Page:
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James Wu embraces change

To James Wu, leading a constantly changing community requires an elected official to move and react with it, not against it.

Wu is one of six Democrats and eight candidates vying to replace City Councilman John Liu (D-Flushing) in November’s general election.

Wu is no stranger to District 20, which encompasses Flushing, Queensboro Hill, Mitchell Gardens, Kissena Park, Auburndale and a portion of Whitestone. The son of longtime community activist and politician Ethel Chen, Wu has never lived outside the district and said he has seen it evolve dramatically over the last several decades into one of the most populated and ethnically diverse Council districts in the city.

Understanding those changes, Wu said, is key to leading a community as a councilman.

“If you look at the community as an organic entity, there’s a natural flow to the traffic, there’s a natural flow to development,” Wu said. “The city needs to grow and change and develop certainly, but it has to do so organically. Understanding the community’s issues is about more than just talking about them.”

Wu, a Democratic district leader in Flushing for the last seven years, said some of his ideas for implementing such an approach in the Council are straightforward.

He said he would strive as a mediator between city agencies and the community to balance the needs of the community with the infrastructure needs of the city — such as on the upcoming Auburndale rezoning plan.

Wu also hopes to work with the public and private sectors to open more parking lots near Northern Boulevard in downtown Flushing to take some of the strain off of Municipal Lot 1.

Another of policy Wu hopes to push already exists in city law: Jaywalking. Wu believes enforcing jaywalking laws would be a simple means of cutting down on pedestrian accidents, increasing traffic flow and generating revenue for the city.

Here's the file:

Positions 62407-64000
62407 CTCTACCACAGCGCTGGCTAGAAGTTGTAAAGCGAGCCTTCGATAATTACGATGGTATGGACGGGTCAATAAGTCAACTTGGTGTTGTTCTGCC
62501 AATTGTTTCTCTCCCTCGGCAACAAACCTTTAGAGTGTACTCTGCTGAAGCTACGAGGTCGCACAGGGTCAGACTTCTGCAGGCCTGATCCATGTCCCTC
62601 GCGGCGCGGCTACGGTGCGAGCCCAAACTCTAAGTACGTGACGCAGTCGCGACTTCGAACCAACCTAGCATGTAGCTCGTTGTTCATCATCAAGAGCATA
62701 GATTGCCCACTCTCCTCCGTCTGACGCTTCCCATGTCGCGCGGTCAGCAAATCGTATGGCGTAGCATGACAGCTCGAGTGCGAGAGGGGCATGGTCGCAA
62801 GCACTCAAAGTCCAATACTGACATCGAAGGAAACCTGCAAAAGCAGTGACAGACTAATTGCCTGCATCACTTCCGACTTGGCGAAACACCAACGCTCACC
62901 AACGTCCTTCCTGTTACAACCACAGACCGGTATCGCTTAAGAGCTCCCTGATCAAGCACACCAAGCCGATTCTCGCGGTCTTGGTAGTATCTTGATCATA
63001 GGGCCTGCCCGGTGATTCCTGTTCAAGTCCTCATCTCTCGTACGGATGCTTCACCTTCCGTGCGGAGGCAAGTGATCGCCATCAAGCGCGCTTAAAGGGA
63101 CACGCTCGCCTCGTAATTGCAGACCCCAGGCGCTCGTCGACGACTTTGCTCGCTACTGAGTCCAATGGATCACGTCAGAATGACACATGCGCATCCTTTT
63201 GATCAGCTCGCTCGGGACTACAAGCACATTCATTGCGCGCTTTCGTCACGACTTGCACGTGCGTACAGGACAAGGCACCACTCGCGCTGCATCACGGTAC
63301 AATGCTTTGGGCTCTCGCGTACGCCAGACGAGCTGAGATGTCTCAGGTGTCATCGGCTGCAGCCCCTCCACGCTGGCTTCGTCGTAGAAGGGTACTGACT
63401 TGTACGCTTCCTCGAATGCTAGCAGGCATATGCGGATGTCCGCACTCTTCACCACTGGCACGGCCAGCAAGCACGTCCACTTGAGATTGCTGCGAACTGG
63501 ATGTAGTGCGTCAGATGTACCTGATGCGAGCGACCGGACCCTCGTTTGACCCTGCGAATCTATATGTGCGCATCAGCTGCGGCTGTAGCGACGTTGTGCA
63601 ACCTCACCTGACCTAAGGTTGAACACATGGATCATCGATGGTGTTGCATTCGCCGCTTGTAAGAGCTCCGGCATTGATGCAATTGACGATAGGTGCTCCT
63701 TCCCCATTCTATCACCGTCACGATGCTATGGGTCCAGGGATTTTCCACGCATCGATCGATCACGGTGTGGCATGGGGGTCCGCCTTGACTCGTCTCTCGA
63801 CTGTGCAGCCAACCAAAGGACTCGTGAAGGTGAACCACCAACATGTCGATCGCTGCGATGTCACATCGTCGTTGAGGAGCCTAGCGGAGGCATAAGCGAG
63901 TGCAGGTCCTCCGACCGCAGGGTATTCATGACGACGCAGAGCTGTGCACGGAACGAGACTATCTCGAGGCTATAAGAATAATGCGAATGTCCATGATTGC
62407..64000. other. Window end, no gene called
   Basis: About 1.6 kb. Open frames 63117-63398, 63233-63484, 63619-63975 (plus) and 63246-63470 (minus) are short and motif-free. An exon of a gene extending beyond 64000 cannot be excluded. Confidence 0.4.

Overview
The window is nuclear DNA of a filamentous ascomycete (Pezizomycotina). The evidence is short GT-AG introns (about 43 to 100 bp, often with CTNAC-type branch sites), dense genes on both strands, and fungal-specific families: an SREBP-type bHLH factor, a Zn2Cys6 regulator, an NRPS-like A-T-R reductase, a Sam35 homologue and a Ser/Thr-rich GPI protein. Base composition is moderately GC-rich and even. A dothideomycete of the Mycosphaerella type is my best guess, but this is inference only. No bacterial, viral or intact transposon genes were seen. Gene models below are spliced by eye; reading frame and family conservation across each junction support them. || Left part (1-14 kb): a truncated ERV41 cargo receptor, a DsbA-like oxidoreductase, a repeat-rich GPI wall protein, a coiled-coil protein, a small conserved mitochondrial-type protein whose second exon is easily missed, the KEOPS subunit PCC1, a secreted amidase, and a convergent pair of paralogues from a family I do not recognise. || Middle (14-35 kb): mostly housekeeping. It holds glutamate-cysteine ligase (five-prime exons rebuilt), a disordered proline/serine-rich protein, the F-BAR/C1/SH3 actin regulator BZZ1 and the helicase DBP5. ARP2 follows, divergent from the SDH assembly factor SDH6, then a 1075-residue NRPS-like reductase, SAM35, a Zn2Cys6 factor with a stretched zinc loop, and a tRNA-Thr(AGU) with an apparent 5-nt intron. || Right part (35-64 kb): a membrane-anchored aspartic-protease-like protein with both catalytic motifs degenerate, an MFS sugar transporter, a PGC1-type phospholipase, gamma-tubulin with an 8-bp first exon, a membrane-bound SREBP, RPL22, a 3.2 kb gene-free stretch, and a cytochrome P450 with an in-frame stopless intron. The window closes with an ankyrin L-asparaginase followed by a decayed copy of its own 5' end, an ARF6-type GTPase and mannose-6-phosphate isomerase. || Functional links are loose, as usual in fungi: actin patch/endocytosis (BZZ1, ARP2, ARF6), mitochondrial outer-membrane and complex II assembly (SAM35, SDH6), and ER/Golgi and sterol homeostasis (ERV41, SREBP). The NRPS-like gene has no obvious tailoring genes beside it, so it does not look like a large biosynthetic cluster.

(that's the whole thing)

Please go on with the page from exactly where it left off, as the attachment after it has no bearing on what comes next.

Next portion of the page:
“Just think of it: Just like you send people to traffic school, you could send them to pedestrian school,” Wu said. “People would learn very quickly and you’d see less accidents.”

He said if elected he will also push ideas that will push the city ahead of the curve. Wu is an advocate of integrating digital textbooks into the public school system.

By housing textbooks on a digital reader like an Amazon Kindle, Wu said students would be saved from having to lug around bulky textbooks and the city millions of dollars and put the school system on the cutting edge of innovative learning.

“With e-books, you add the advantage of interactivity,” Wu said. “If students don’t know a word, they can look it up. They can read newspapers in the mornings and write notes digitally right into the text. And the easier you make something, the more likely people are to use it.”

Wu said he would also mount a major effort to restore the long-abandoned RKO Keith’s theater on Northern Boulevard to its former glory. Wu said he believes working with existing city institutions to purchase the property could result in transforming the historic theater into a major community arts center. 

“You realize in times of economic crisis how much people need the arts. People flock to these centers,” Wu said. “There’s no reason we can’t make this that major center for the community in northern Queens.”

Reach reporter Stephen Stirling by e-mail at sstirling@cnglocal.com or by phone at 718-229-0300, Ext. 138.

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